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  • Carlo Wouters

Our Hidden Gems of 2019: a Small, Helpful Tool Pick

We know, it's probably too late to call this an “End-of-Year"-list, but while talking about the little things that make our life easier, we decided to write a blog about our favourite Hidden Gem Tools of 2019 and share them with you! Who knows, maybe they will make your life easier in 2020, too.


We all asked ourselves what tool our hidden gem of 2019 was, with the ground rules as follows:

  • Tool: In the broadest sense.

  • Hidden: Try to pick something that probably most people have not heard of yet.

  • Gem: Do not pick the larger-than-life tools, but focus on the small.

  • 2019: You must have really used it substantially throughout the previous year.


Vincent: Who let the dogs out?

https://www.youtube.com/watch?v=Qkuu0Lwb5EM



When I first started working with Kubernetes, I went through an exciting period of getting to know all the possibilities it has to offer, almost feeling like an explorer setting foot in unexplored lands, being stunned by their unseen beauties.

I quickly started using Kubernetes on a daily basis and even though there are not that many kubectl commands to remember, I quickly became bored by the small repetitive sequence of commands I had to perform for the basic things, such as “get the name of the pod and get a shell to that pod” or “get the name of the pod and tail its logs”,… see what I mean?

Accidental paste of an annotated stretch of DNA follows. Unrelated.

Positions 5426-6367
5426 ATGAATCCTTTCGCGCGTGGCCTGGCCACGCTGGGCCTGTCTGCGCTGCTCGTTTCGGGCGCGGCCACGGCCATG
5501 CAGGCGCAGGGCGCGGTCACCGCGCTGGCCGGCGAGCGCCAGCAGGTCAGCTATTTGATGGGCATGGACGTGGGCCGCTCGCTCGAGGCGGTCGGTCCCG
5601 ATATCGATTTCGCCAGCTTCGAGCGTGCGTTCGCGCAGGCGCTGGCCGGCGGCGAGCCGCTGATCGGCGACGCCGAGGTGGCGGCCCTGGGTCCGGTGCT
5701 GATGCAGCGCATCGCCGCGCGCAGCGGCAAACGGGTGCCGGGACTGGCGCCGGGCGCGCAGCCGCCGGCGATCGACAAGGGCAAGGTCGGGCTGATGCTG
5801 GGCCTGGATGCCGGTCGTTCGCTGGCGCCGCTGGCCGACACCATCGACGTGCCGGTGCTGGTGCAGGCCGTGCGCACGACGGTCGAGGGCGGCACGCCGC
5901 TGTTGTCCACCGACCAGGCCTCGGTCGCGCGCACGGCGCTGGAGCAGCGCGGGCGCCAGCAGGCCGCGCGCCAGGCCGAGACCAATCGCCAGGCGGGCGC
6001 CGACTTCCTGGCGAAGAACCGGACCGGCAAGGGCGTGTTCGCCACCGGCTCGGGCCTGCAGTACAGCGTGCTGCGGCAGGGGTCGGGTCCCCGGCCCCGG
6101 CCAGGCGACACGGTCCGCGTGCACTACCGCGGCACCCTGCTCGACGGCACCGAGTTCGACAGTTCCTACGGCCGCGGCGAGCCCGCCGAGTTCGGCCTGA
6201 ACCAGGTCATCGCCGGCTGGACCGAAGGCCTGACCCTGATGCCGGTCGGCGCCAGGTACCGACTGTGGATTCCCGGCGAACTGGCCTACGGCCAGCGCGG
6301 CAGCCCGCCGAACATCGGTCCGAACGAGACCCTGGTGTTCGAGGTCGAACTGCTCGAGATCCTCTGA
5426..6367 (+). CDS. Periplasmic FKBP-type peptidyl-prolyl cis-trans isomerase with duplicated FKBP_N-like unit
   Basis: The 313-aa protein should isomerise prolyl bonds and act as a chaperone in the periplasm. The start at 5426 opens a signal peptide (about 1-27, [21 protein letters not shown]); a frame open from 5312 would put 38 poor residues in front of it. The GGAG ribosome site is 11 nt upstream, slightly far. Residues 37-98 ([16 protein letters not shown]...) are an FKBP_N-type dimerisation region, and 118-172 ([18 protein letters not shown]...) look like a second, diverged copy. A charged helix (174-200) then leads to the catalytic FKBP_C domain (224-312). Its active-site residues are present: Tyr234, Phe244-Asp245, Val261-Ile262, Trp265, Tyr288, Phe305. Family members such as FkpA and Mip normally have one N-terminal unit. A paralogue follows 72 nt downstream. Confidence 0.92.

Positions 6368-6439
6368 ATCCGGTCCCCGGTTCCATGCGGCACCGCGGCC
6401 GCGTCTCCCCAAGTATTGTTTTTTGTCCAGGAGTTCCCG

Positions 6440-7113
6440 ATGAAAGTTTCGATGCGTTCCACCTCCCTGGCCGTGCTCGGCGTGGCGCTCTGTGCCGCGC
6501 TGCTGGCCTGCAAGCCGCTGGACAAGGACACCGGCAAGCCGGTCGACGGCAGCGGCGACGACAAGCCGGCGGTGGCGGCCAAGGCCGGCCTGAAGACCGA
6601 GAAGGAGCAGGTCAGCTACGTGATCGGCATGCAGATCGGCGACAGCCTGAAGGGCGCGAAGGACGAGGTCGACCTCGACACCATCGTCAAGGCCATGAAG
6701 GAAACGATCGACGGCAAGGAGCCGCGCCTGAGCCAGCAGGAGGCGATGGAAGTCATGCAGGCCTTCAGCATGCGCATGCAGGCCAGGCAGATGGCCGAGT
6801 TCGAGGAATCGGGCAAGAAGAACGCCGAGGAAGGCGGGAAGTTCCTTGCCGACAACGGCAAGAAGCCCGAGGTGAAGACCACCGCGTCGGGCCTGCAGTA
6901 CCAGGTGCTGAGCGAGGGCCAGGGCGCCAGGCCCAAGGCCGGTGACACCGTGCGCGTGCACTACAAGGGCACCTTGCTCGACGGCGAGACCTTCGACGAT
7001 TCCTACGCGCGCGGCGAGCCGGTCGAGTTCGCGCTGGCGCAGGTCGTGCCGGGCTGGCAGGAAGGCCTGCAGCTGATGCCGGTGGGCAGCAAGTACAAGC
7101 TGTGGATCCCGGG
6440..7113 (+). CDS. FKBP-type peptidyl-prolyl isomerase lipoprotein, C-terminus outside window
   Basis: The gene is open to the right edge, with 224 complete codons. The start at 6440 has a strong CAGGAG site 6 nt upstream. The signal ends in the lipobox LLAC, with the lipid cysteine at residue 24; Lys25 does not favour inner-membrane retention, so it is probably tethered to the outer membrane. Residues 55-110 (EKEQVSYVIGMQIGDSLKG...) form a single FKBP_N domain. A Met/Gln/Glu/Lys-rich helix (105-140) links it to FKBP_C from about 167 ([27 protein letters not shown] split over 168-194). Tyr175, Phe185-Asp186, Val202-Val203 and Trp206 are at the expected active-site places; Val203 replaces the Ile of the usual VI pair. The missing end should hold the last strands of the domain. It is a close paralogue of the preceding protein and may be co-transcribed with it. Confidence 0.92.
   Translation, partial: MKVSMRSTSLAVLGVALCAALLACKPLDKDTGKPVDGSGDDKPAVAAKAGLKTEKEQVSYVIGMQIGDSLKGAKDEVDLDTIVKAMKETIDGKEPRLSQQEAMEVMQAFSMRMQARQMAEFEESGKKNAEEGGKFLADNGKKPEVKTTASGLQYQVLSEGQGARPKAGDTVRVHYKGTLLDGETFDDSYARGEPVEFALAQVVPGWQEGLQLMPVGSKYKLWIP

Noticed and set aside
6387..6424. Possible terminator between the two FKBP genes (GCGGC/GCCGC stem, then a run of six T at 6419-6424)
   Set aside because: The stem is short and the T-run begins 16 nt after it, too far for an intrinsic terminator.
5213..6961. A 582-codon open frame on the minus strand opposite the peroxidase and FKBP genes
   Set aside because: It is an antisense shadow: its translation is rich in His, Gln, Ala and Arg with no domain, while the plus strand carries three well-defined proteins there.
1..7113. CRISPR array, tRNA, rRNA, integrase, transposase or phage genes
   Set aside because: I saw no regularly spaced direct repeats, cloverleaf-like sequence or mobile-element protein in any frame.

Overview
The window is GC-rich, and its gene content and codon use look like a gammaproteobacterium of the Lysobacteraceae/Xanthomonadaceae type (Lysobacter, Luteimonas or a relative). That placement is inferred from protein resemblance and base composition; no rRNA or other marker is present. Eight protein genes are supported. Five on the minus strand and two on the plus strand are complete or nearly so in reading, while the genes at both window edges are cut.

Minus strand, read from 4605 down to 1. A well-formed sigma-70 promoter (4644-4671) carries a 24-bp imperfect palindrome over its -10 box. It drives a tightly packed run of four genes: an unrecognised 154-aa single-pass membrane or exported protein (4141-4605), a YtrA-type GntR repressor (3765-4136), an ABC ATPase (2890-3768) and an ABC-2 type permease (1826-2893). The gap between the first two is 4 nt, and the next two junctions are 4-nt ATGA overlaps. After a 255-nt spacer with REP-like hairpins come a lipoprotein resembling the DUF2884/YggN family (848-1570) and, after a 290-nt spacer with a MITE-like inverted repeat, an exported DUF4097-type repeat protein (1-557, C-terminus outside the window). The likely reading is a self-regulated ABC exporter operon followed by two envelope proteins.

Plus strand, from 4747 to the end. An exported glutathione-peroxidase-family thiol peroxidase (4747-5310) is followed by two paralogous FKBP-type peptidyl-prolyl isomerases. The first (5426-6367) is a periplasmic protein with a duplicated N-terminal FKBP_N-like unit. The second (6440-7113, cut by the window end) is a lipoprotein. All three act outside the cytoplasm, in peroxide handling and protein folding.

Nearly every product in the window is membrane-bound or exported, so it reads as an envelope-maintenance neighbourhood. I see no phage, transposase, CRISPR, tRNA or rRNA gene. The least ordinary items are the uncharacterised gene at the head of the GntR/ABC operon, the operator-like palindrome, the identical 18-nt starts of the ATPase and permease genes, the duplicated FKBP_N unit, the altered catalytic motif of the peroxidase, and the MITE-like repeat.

Thanks to the aliases and the auto-completion brought by the kubectl plugin for zsh, my productivity and efficiency got a clear boost, not to mention my morale! But it still wasn’t the panacea, as some of pains remain present, especially when doing a lot of (kube-)context switching.

And then we discovered, k9s, written by Fernand Galiana… Hallelujah! That tool is a real game changer for people working a lot with Kubernetes via the command-line - at least it was for me. Listing the resources of all types (even the CRD’s!), sorting, filtering, editing, checking the logs, working in different contexts in different tabs … all at your fingertips.

If I have to try and find a flaw in that tool, I’d mention copy-pasting. When copying content spread over multiple lines, the surrounding pipes get copied as well - making it less readable when pasting it. But that is such a minor inconvenience in comparison to the benefits you get out of this tool. 5* rating!


Niels: Mister Clean

https://www.youtube.com/watch?v=HNqX3Ju4q6A



When you’re working with containers and Kubernetes, the following philosophy might sound familiar:

Treat your clusters like cattle, not pets.

In this way of working, we have lots of short lived clusters, sometimes disappearing in a matter of hours. I won’t go into discussions about pros or cons about this approach, but I’d like to focus on a very practical problem this causes: a very, very dirty kubeconfig file. We love small tools like kubectx to streamline our day to day work, but they are rendered worthless by a kubeconfig filled with no-longer-existing cluster entries.


If only a tool existed to automatically clean up those entries...


Enter kubectl-config-cleaner, a kubectl plugin that does exactly that! Setting it up is quite easy, as installation is handled by the krew plugin manager.

  • Don’t have krew yet? Follow these simple instruction guidelines.

  • Now use krew to install the plugin: kubectl krew install config-cleanup and you’re good to go!

  • Dry-run everything using kubectl config-cleanup and save the result using kubectl config-cleanup --raw > ./kubeconfig-clean.yaml.

For ease of use, I created a little alias in ZSH to run it whenever my cluster list gets too long.